Asfurther seen in FIGS. 3 and 5, a locking means pin 46 is inserted through the inner liner l2 and an aligned notch in one of the lugs 42. With the pin 46 affixed in place, the airfoil fairing 26 is locked against rotation.

The final structural aspect of the divider baffle support assembly includes a plurality of supportpads 48. as shown in FIGS. 2, 3, and 5. The support pads 48 extend from the inner surface of the airfoil fairing 26 and present a close tolerance fit with respect to the support pin 28. In this manner, dynamic loading on the airfoil fairing 26 is effectively transmitted to the support pin 28.

Furthermore, the support pin 28 can be concentrically maintained within the airfoil fairing 26 without having to machine a close tolerance fit between the entire adjacent external surface of the support pin and internal surface of the airfoil fairing 26.

The divider baffle defines alternative passages for a flow medium whereby an operator. may selectively direct the motive fluid flow to the first or second row of rotor blades to effect a first or ahead mode of operation or a second or reverse mode of operation. When the turbine is in its first or' ahead mode of operation, incoming motive fluid flows between the upper surface of the divider baffle 24 and outer liner 10 through the open stator blades 14 to the rotor blades. In this mode of operation, the stator blades 18 are held closed by actuating arms 19 in a manner well known in the art. In the second or reverse mode of operation of the gas turbine, the stator blades 14 are positioned and held closed by actuating arms 21 in a manner well known in the art, and stator blades 18 are open. in the reverse mode of operation, the motive fluid flow flows between theunder surface of divider baffle 24 and inner liner 12 through the open stator blades 18 to the rotor blades 22.

It is to be appreciated that substantial dynamic loading takes place on the divider baffle 24 and therefore the divider baffle 24 requires a correspondingly sufficient amount of support within the inlet passage which support is provided by the new and improved structure shown herein.

While there is shown one embodiment of the invention herein, it is, of course, understood that various modifications may be made, and it is intended to cover in the appended claims all such modifications as fall within the true spirit and scope of the invention.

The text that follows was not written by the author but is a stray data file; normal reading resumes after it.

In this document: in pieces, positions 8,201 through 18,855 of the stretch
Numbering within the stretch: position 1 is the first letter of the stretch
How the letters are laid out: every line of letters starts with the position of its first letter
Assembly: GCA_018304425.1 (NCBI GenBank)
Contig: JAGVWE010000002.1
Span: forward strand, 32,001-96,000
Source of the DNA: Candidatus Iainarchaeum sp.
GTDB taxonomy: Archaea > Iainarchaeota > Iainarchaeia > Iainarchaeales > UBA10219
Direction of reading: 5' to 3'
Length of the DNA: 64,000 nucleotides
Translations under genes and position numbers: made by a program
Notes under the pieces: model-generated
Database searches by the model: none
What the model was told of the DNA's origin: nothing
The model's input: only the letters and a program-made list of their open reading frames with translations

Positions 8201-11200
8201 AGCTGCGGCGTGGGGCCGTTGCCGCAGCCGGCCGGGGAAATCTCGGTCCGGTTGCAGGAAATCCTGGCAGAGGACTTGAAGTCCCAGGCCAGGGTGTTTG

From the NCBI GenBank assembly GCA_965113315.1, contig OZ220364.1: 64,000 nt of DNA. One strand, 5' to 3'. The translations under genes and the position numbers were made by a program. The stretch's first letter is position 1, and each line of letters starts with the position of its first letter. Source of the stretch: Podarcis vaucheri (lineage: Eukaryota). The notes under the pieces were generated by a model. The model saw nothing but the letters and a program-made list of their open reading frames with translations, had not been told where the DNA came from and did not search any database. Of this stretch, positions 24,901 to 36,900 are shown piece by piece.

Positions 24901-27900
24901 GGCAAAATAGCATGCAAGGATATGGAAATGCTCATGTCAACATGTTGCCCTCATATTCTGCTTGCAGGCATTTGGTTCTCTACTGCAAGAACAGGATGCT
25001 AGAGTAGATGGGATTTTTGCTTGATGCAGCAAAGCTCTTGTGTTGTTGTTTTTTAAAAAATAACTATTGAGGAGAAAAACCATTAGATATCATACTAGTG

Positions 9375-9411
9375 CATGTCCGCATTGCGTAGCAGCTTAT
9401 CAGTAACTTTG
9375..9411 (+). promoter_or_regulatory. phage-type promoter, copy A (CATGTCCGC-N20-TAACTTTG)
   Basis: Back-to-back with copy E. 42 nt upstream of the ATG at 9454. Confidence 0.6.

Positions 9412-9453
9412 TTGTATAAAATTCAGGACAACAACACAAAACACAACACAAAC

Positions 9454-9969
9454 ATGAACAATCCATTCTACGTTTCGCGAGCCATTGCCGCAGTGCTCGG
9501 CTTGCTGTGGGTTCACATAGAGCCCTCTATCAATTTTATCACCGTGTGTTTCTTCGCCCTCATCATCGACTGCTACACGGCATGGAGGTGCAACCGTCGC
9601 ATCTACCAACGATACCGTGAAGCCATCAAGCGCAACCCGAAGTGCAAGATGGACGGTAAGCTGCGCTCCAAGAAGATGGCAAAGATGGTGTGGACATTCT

What is claimed as new and desired to be secured by Letters Patent of the United States is:

1. ln a reversing turbine having outer and inner concentric liners for confining a motive fluid flow, the turbine further having a divider baffle intermediate the outer and inner liners, the divider baffle thereby providing alternative flow paths for directing the motive fluid flow respectively for an ahead mode of operation and a reverse mode of operation of the turbine, a divider baffle support assembly comprising:

a support pin, said support pin extending radially between the outer and inner liners and through the divider baffle;

an airfoil fairing disposed about said support pin; and

said airfoil fairing including locking means at an inner portion thereof, said locking means locking said airfoil fairing in a mounted position on said ferentially segmented portions.

4. The divider baffle'support assembly according to claim 3 wherein said platform portion and each said adjacent ones of said circumferentially segmented portions include cooperating tongue and groove'means for joining said platform portion and each said adjacent ones of said circumferentially segmented portions.

5. The divider baffle support assembly according to claim 4 wherein:

said locking means includes a cylindrical portion,

said cylindrical portion extending radially inward;

at least one lug, said lug protruding from the surface of said cylindrical portion; and

a mounting aperture defined by said inner liner, said mounting aperture receiving said cylindrical portion and said lug to lock said airfoil fairing in its mounted position.

6. The divider baffle support assembly according to claim 5 wherein each said tongue and groove means is substantially parallel to the axis of the turbine.

7. The divider baffle support assembly according to claim 5 further including divider baffle pins, said divider baffle pins engaging and securingsaid tongue .and groove means together.

8. The divider baffle support assembly according to claim 5 further including a locking means pin, said locking means pin engaging and securing said lug and said inner liner together. i

9. The divider baffle support assembly according to claim'S further including a plurality of support pads,

said support pads being disposed between said support

Patent Citations
Cited PatentFiling datePublication dateApplicantTitle
US2692724 *Nov 7, 1945Oct 26, 1954Power Jets Res & Dev LtdTurbine rotor mounting
US2771622 *May 9, 1952Nov 27, 1956Westinghouse Electric CorpDiaphragm apparatus
US3286983 *Nov 19, 1965Nov 22, 1966Gen ElectricReversible axial flow gas turbine
US3620641 *Oct 13, 1969Nov 16, 1971Rolls RoyceBearing assembly
US3752597 *Dec 16, 1971Aug 14, 1973Gen ElectricFlow path deflector for axial flow reversing gas turbine
Referenced by
Citing PatentFiling datePublication dateApplicantTitle
US4124329 *Nov 30, 1976Nov 7, 1978Romanov Viktor IAxial-flow reversible turbine
US4293273 *Nov 3, 1978Oct 6, 1981Romanov Viktor IAxial-flow reversible turbine
US5800121 *Mar 26, 1997Sep 1, 1998Fanelli; August J.Pneumatic electric generating system
Classifications
U.S. Classification415/153.2, 415/210.1, 415/213.1, 415/220, 415/154.2, 415/79
International ClassificationF01D1/30, F01D1/00, F02C9/00, F02C9/22
Cooperative ClassificationF01D1/30
European ClassificationF01D1/30